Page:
Mr. Read subsequently filed suit against Willwoods alleging it had breached their five-year employment contract, seeking damages consisting of the remainder of his salary and benefits for the five-year period. The matter was tried before a jury who found in favor of Mr. Read by a 9–3 vote. Nine jurors specifically found there was a limited duration employment contract between Mr. Read and Willwoods and the duration of that contract was five years. The trial court denied Willwoods' motions for judgment notwithstanding the verdict and new trial, and entered judgment on the jury's verdict. The trial court calculated damages based on a pre-trial stipulation of the parties and awarded plaintiff $510,328.75 in damages, together with interest from the date of judicial demand and all costs of the proceeding. Willwoods appealed and the court of appeal affirmed.2 Willwoods filed a writ application with this court, which we granted.3


The employer-employee relationship is a contractual relationship, and thus an employer and employee may negotiate the terms of an employment contract and agree to any terms not prohibited by law or public policy.4 Louisiana law provides that employment contracts are either limited term or terminable at will. Under a limited term contract the parties agree to be bound for a certain period during which the employee is not free to depart without assigning cause nor is the employer at liberty to dismiss the employee without cause. When a contract does not provide for a limited term, an employer can dismiss the employee at any time and for any reason without incurring liability.5 When the employer and employee are silent on the terms of the employment contract, the Civil Code provides the default rule of employment-at-will.6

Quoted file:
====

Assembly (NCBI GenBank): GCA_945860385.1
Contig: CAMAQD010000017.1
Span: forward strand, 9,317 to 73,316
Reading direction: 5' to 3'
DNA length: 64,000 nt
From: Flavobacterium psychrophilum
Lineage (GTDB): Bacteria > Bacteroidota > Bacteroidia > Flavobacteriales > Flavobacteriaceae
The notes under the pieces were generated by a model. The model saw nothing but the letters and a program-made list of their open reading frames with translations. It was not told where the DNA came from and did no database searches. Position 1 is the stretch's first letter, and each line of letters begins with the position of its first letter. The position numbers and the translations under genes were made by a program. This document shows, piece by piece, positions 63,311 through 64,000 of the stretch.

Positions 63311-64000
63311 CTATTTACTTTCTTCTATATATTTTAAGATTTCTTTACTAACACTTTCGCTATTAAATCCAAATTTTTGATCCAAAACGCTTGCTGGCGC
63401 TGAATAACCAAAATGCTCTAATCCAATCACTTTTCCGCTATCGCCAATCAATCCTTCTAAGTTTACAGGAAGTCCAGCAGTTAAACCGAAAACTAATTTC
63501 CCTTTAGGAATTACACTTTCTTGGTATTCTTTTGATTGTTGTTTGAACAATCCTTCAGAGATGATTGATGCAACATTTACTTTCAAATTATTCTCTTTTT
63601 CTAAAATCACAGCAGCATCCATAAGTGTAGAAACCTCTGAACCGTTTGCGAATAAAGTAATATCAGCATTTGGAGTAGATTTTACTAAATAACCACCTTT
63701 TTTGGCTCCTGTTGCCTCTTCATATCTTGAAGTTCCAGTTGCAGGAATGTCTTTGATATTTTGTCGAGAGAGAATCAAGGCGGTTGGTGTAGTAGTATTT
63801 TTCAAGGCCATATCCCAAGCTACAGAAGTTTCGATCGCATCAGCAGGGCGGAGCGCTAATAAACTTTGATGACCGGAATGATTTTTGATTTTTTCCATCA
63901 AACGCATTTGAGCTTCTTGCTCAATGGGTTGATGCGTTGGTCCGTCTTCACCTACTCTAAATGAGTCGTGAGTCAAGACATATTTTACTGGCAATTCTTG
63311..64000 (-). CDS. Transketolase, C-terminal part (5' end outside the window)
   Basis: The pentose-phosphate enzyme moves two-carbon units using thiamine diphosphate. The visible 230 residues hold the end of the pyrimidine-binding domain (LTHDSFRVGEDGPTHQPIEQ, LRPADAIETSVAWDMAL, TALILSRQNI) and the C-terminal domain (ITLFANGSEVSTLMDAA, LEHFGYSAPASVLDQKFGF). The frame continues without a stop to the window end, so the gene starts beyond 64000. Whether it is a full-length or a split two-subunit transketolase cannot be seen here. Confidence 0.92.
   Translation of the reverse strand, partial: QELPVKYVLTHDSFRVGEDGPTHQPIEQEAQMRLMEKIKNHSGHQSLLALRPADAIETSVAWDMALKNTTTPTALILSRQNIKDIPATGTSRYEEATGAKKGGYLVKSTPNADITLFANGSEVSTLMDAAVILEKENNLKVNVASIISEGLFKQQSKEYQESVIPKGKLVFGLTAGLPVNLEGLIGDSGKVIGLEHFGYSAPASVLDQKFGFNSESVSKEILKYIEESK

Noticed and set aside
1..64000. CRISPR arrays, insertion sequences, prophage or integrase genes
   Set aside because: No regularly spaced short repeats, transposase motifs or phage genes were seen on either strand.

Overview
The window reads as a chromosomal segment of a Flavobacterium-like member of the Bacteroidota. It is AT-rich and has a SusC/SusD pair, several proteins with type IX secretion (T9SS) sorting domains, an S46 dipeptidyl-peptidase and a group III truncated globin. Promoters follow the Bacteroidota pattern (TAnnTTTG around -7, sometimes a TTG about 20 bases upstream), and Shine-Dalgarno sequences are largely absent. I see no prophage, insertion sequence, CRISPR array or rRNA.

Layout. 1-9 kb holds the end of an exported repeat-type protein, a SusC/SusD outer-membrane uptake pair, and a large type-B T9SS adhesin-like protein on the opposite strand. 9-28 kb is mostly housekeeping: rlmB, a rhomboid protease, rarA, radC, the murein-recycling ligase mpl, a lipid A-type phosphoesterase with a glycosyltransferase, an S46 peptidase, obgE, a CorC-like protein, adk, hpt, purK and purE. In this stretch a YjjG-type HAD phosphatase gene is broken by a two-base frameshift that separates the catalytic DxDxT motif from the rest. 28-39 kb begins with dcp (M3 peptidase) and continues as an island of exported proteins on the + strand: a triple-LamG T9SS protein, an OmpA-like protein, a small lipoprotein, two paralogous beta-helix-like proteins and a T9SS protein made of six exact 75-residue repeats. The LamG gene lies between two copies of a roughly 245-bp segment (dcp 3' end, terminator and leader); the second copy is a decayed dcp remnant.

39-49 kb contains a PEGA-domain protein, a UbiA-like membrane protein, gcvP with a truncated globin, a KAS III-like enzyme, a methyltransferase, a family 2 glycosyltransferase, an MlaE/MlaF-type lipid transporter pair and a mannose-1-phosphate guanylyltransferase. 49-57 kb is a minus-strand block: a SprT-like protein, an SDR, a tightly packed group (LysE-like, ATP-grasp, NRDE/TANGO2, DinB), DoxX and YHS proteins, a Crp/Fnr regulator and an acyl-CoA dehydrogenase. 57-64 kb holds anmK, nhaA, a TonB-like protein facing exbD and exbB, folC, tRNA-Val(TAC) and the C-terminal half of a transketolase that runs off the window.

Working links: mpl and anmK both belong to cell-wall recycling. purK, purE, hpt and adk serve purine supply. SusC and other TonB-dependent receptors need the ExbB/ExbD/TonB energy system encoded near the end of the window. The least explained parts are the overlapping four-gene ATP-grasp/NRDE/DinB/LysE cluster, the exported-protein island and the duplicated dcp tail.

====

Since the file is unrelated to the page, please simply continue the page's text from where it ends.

A contract is formed by the consent of the parties established through offer and acceptance.7 Thus, an enforceable contract requires a meeting of the minds.8 Unless the law requires a certain formality, offer and acceptance can be made orally.9 Because there is a presumption that employment is at will, Mr. Read, as the party seeking damages under an alleged contract of employment for a limited term, bears the burden of proving he had a meeting of the minds with Willwoods on the term of employment.10